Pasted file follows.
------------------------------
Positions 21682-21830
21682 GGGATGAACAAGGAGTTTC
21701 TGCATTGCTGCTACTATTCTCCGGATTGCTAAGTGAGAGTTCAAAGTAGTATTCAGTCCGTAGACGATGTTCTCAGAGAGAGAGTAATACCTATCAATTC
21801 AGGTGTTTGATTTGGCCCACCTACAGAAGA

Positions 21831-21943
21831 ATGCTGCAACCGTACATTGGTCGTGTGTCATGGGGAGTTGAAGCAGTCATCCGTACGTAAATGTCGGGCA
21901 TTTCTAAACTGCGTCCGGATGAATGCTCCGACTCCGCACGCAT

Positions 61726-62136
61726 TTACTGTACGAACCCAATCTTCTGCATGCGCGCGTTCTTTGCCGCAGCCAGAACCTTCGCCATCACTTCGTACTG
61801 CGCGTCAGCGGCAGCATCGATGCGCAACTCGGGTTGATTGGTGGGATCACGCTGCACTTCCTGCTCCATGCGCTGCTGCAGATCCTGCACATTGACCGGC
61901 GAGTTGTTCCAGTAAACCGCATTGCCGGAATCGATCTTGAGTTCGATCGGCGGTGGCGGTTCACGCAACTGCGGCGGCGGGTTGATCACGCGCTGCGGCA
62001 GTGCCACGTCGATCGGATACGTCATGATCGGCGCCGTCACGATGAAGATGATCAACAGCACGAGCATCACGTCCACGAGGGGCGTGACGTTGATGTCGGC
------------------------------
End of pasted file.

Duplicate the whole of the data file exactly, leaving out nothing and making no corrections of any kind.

Positions 21682-21830
21682 GGGATGAACAAGGAGTTTC
21701 TGCATTGCTGCTACTATTCTCCGGATTGCTAAGTGAGAGTTCAAAGTAGTATTCAGTCCGTAGACGATGTTCTCAGAGAGAGAGTAATACCTATCAATTC
21801 AGGTGTTTGATTTGGCCCACCTACAGAAGA

Positions 21831-21943
21831 ATGCTGCAACCGTACATTGGTCGTGTGTCATGGGGAGTTGAAGCAGTCATCCGTACGTAAATGTCGGGCA
21901 TTTCTAAACTGCGTCCGGATGAATGCTCCGACTCCGCACGCAT

Positions 61726-62136
61726 TTACTGTACGAACCCAATCTTCTGCATGCGCGCGTTCTTTGCCGCAGCCAGAACCTTCGCCATCACTTCGTACTG
61801 CGCGTCAGCGGCAGCATCGATGCGCAACTCGGGTTGATTGGTGGGATCACGCTGCACTTCCTGCTCCATGCGCTGCTGCAGATCCTGCACATTGACCGGC
61901 GAGTTGTTCCAGTAAACCGCATTGCCGGAATCGATCTTGAGTTCGATCGGCGGTGGCGGTTCACGCAACTGCGGCGGCGGGTTGATCACGCGCTGCGGCA
62001 GTGCCACGTCGATCGGATACGTCATGATCGGCGCCGTCACGATGAAGATGATCAACAGCACGAGCATCACGTCCACGAGGGGCGTGACGTTGATGTCGGC